Remove the cars timing belt cover. Loosen or remove the timing belt tensioner. Remove the timing belt. Inspect the tensioner and all idler pulleys for wear and worn or noisy bearings. Inspect the water pump (if it is driven by the timing belt) for leaks. Install a new timing belt and set the belt tension according to the factory service information.
Many engines with overhead camshafts have timing belts. The vehicle timing belt provides a flexible, quiet connection between the crankshaft and the camshaft in your engine and keeps the valves opening and closing in time with the movement of the pistons. It is a precision-built toothed belt. Engines that use timing belts are generally placed into two categories: interference engines, and non-interference engines. If the timing belt breaks on a non-interference engine, there is generally enough clearance between the valves and pistons so that engine damage does not occur. If the timing belt breaks on an interference engine, the pistons will usually collide with the engine valves - the result can be severe engine damage.
On either type of engine, when the timing belt breaks, the engine will stop. Often a timing belt that is past due for replacement will slip, putting the engine out of time before it breaks. An engine with this condition present will either run very poorly or not at all. Your Honda vehicle owner's manual will recommend at what mileage the timing belt must be replaced.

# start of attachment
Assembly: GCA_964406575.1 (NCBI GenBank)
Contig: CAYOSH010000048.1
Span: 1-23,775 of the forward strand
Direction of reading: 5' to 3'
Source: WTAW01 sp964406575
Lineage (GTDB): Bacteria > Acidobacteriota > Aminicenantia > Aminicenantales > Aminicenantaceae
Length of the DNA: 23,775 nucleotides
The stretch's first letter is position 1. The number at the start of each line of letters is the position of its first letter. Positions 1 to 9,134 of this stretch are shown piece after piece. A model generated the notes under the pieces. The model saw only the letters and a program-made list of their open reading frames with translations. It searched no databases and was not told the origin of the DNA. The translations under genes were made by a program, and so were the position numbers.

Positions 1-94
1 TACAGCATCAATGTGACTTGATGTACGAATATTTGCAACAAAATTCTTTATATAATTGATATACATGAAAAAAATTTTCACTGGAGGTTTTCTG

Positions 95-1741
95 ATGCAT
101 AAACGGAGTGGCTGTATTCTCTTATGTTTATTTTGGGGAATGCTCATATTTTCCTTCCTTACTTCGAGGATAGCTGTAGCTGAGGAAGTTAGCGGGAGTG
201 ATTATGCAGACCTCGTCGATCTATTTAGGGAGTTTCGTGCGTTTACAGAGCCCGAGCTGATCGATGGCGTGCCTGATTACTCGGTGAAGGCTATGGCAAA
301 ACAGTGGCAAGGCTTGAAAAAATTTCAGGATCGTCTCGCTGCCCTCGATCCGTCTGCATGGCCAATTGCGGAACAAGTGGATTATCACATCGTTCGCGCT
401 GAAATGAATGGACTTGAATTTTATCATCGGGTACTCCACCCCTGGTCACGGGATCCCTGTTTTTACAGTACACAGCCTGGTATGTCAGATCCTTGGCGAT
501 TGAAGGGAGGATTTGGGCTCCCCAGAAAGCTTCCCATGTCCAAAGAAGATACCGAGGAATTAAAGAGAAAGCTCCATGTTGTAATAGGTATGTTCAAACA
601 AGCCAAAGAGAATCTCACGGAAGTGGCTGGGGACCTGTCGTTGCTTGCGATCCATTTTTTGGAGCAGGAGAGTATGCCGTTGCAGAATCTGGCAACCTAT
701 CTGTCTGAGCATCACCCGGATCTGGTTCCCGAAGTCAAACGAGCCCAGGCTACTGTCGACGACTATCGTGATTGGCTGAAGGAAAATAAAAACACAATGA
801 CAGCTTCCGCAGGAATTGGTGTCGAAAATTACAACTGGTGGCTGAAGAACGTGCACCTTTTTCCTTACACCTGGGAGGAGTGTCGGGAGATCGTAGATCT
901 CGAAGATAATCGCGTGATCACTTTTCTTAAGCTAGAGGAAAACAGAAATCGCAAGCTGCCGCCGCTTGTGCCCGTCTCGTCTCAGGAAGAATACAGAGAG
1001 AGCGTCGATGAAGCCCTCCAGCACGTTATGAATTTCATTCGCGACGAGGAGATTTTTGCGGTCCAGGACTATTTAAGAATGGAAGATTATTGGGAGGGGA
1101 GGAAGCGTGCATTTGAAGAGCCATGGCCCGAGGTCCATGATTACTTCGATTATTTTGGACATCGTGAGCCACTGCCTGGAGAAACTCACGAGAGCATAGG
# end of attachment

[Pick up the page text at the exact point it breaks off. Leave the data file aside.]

Replacing your vehicles timing belt at the vehicle manufacturer's recommended interval can prevent expensive engine damage that can occur when a timing belt slips or breaks. This step can also keep your vehicle running reliably with the correct valve timing. The advantage to replacing your cars timing belt according to the manufacturer's specifications is that you ensure that the precision timing of your vehicle remains as indicated by the manufacturer. If an old timing belt stretches or breaks, it will often leave you stranded on the side of the road with engine damage.